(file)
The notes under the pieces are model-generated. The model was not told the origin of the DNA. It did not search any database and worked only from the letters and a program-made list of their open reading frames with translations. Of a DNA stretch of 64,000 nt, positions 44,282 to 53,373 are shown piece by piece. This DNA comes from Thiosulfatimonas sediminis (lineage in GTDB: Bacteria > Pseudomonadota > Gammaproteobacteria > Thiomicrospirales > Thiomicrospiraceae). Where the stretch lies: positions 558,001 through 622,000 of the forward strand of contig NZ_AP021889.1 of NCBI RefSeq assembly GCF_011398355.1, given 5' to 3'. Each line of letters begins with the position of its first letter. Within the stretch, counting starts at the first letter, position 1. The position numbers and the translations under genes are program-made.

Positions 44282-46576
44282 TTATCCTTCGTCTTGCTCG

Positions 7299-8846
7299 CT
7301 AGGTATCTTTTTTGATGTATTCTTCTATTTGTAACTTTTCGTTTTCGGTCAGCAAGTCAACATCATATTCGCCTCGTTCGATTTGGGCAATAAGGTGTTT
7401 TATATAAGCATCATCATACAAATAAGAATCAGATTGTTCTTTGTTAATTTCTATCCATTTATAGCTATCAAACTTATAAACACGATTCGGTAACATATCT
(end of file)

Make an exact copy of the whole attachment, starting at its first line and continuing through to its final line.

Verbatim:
The notes under the pieces are model-generated. The model was not told the origin of the DNA. It did not search any database and worked only from the letters and a program-made list of their open reading frames with translations. Of a DNA stretch of 64,000 nt, positions 44,282 to 53,373 are shown piece by piece. This DNA comes from Thiosulfatimonas sediminis (lineage in GTDB: Bacteria > Pseudomonadota > Gammaproteobacteria > Thiomicrospirales > Thiomicrospiraceae). Where the stretch lies: positions 558,001 through 622,000 of the forward strand of contig NZ_AP021889.1 of NCBI RefSeq assembly GCF_011398355.1, given 5' to 3'. Each line of letters begins with the position of its first letter. Within the stretch, counting starts at the first letter, position 1. The position numbers and the translations under genes are program-made.

Positions 44282-46576
44282 TTATCCTTCGTCTTGCTCG

Positions 7299-8846
7299 CT
7301 AGGTATCTTTTTTGATGTATTCTTCTATTTGTAACTTTTCGTTTTCGGTCAGCAAGTCAACATCATATTCGCCTCGTTCGATTTGGGCAATAAGGTGTTT
7401 TATATAAGCATCATCATACAAATAAGAATCAGATTGTTCTTTGTTAATTTCTATCCATTTATAGCTATCAAACTTATAAACACGATTCGGTAACATATCT